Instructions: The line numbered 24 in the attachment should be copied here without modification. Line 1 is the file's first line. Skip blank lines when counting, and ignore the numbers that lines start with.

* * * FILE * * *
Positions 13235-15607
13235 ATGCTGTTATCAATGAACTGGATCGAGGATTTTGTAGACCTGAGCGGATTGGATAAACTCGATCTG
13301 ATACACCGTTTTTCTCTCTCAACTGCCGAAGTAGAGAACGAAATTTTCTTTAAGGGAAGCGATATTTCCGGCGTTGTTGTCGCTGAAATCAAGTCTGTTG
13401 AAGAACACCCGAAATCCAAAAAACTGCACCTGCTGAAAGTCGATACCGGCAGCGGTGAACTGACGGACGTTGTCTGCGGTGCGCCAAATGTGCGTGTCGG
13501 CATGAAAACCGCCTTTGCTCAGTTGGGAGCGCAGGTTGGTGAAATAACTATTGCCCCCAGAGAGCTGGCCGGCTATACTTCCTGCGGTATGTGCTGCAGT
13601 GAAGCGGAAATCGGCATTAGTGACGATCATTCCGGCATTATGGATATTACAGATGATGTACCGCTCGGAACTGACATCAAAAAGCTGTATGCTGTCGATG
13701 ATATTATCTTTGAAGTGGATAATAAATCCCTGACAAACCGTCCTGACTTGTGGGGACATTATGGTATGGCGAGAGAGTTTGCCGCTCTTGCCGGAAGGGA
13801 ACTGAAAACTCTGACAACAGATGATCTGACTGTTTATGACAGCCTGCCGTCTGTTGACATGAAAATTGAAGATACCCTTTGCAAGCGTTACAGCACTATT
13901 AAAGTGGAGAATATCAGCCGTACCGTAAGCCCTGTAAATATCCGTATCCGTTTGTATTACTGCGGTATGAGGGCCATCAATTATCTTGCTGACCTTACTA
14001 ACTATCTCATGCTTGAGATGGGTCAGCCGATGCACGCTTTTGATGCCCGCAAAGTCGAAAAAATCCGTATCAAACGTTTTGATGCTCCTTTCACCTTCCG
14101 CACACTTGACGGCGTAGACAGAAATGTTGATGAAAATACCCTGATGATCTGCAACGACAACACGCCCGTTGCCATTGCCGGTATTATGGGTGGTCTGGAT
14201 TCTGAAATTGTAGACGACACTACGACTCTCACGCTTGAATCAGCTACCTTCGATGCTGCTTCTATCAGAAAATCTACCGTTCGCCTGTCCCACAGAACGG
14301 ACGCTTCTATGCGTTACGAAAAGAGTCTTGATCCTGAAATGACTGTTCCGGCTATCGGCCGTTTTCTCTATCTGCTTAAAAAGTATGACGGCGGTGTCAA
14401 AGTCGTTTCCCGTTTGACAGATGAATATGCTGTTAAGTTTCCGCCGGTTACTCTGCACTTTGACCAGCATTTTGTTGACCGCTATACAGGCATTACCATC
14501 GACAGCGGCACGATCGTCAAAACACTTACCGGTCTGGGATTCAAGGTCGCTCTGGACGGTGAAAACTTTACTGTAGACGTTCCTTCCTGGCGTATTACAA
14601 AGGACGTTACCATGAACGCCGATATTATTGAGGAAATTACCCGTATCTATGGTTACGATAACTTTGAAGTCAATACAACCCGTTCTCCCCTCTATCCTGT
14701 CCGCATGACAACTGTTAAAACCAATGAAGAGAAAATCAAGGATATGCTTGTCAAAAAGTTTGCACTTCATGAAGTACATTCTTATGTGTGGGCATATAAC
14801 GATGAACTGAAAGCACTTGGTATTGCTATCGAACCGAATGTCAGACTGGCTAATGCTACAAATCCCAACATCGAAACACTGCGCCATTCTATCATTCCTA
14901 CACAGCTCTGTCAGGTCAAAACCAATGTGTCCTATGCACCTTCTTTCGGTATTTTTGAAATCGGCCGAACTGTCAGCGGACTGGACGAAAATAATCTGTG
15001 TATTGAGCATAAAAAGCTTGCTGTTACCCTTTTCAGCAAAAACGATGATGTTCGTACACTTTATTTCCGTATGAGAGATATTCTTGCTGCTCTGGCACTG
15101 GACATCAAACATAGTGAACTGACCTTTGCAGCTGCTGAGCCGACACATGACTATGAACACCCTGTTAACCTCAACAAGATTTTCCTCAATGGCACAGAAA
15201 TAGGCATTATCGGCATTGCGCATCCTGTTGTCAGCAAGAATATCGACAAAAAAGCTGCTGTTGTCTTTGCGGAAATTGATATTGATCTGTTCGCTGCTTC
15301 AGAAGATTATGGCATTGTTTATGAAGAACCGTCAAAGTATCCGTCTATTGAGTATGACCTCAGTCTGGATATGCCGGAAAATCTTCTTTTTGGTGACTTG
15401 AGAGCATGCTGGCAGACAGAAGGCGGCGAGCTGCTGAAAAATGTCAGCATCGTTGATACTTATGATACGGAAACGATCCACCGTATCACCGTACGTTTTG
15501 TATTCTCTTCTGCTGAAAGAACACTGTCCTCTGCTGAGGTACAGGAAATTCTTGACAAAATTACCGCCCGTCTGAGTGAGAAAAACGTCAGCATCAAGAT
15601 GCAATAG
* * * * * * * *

15401 AGAGCATGCTGGCAGACAGAAGGCGGCGAGCTGCTGAAAAATGTCAGCATCGTTGATACTTATGATACGGAAACGATCCACCGTATCACCGTACGTTTTG